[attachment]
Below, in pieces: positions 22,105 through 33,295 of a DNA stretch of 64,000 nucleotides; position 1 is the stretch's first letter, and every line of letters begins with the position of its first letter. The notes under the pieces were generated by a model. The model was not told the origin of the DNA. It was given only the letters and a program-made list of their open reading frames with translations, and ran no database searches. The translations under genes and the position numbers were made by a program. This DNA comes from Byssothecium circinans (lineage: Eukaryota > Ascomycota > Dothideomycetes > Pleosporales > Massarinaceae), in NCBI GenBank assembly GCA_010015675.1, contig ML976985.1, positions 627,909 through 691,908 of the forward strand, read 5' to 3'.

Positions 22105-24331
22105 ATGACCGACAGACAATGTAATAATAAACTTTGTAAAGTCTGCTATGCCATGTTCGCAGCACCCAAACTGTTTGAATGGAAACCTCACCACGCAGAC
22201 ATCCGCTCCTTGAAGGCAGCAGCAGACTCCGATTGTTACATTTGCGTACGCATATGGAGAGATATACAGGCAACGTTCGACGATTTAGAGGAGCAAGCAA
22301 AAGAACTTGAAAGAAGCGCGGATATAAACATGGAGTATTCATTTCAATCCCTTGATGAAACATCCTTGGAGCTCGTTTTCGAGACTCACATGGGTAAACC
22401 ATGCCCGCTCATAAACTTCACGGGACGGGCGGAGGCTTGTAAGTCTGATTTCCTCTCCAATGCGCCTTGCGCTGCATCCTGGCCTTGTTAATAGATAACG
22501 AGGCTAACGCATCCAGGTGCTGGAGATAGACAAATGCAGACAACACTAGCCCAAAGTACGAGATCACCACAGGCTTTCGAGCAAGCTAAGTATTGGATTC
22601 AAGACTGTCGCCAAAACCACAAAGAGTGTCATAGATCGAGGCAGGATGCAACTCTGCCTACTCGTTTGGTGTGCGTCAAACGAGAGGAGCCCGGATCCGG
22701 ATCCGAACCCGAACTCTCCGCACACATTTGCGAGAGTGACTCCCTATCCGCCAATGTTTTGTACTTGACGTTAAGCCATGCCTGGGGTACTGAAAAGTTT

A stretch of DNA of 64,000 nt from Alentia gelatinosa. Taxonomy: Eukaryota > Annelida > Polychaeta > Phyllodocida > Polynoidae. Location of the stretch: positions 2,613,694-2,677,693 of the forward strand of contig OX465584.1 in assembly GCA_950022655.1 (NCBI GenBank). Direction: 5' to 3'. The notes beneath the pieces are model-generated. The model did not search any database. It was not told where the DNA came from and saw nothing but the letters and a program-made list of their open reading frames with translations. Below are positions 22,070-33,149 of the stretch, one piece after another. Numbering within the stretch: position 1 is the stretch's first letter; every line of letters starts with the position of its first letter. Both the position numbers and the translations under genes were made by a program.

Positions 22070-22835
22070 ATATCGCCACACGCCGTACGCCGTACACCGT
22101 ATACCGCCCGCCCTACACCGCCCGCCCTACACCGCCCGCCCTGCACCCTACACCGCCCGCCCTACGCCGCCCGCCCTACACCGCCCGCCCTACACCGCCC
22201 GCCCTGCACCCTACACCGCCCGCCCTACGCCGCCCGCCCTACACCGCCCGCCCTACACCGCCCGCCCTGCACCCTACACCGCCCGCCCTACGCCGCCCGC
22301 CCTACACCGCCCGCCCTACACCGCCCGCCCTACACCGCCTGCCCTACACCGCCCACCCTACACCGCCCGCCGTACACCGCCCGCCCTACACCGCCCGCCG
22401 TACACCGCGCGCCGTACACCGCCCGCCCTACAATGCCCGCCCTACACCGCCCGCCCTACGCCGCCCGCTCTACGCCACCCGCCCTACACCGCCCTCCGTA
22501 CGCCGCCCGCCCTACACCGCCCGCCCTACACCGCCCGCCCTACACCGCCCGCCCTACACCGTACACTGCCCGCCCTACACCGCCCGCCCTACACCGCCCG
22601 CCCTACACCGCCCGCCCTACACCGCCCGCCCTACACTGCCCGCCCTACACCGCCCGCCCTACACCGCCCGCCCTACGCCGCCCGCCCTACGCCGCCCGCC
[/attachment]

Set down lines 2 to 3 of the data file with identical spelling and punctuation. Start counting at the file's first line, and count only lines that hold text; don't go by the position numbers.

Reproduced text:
Positions 22105-24331
22105 ATGACCGACAGACAATGTAATAATAAACTTTGTAAAGTCTGCTATGCCATGTTCGCAGCACCCAAACTGTTTGAATGGAAACCTCACCACGCAGAC